Director: Lars von Trier
Screenplay By: Lars von Trier
Release Date: May 20, 2009
Run Time: 108 minuets
I came across the film on several “most disturbing films of all time” lists, so when I found it on Netflix I made sure to give it a viewing. After watching I have to say they were right, “Antichrist” is filled with shock value, but there is one thing every one of those list forgot to mention: how boring the rest of the film is. Sure, the film is well acted and beautifully shoot and has one of the best openings I’ve ever seen in any film, but long stretches of this movie is just dull.
Before reading on, be warned: Major Spoilers and Graphic Descriptions and Images Follow.
The film fallows Willem Dafoe and Charlotte Gainsbourg as an unnamed couple dealing with the loss of their child. The opening five minuets or so of the film is a slow motion montage of the two having sex, inter cut with scenes of their two year old son waking up, crawling out of bed, climbing on a table, and ultimately falling to his death. The child’s death scenes was beautifully done, as it cut between his fall an his mother reaching orgasm, giving us context for her emotion state in the rest of the film. One way to interpret the film is that she’s not just feeling guilt over her sons death, but feeling that her attaining physical pleasure caused her sons death.
Dafoe, unhappy with the care her doctor was proving, decides that the best thing to help cure Gainsbourg’s grief is head out to a cabin where she’ll be exposed to her fears. Here we get a lot of boring character development leading up to the first two shocking moments. The first moment finds Dafoe alone on a field with a deer looking at him. It’s the kind of moment you’d tell your friends about after coming home from camping trip…until the deer turns around, and we see dead baby deer half rotten and half hanging out the back. In the second scene Dafoe find a fox that’s been disembowel while another fox looks at him and says in a deep, manly voice “chaos reigns”.
Now, if you think these two scenes sound like they are trying too hard to get a rise out of people, I’d agree with you. However, these are much better in action than any description could ever be. The tension builds, the entire feel of the film changes and watching these scenes shows that Lars von Trier knows how to make an effective horror film. Ironically, this lost once we’re asked to engage with the characters again, were building tension should be much easier. Dafoe’s character is a therapist, and part of why he thought this was a good idea was because he wanted to work on Gainsborug’s character. And if you know anything about therapy, you probably know that it’s not a good idea to take a loved one on as a patient. This is part of why the character drama doesn’t work. Defoe’s performance paints him as angry over his wife’s slow healing process, like he blames her for her emotional distress. But nothing is ever done about this. This doesn’t set up a conflict, it doesn’t aid our understanding of the resolution it just….happens. Again, both actors give brilliant performances, but there is so little here that I still found it hard to care.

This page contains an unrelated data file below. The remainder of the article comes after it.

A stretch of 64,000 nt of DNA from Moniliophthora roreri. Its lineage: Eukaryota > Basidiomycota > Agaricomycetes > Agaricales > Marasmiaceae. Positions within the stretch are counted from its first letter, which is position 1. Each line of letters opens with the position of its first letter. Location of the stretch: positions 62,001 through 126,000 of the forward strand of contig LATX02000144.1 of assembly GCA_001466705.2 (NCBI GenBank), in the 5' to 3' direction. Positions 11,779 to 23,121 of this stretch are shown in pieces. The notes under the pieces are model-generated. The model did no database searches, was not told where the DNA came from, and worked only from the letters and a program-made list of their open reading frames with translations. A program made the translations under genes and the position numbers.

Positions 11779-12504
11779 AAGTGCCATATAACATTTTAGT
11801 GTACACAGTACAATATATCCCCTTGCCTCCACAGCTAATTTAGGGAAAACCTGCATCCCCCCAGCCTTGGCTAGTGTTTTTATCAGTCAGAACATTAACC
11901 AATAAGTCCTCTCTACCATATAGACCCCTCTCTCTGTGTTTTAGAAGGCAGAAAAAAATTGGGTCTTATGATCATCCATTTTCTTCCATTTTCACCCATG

After more boring character bits and more shock scenes I can’t do justice too we learn something that is actually interesting. Gainsbourg’s character was working on a theses paper about misogyny and evil acts against women when she soon find herself thinking all women are evil. This, finally, creates conflict between our two leads, and she brutalities Dafoe. Two acts of genital mutilation later and we come to our climax, where Dafoe is left with no choice but to kill his wife.
For all my whining that the film is boring, I do have to say that the last 20-30 minuets are pretty solid. However, the real source of what makes this film disturbing is what it was trying to say. I see two possible ways to interpret the film:
1) the film was saying that she was right and women are evil, forcing Defoe to killer her and be free from her evil vagina devil magic
2) It was her internalized misogyny that lead Dafoe to killer her, freeing himself from her toxic understanding of masculinity and femininity.
Either way, the film is Antagonistically Ambiguous as to what it was trying to say, leading to a lot of good arguments from both sides. By making Dafoe the one that survives , there is no hope for an ease answer, but the film forces you to think about the issues.
As much as I love how deep this movie is and how much it gives us the chew on, I still can’t say I recommend it. Like I said, there is a lot of “boring” through out the film. Well acted boring that I feel like I should be able to appreciate, but I just can’t. If you can stand watching three fourths of a bad movie for one forth of an interesting one, then go ahead and give this one a try.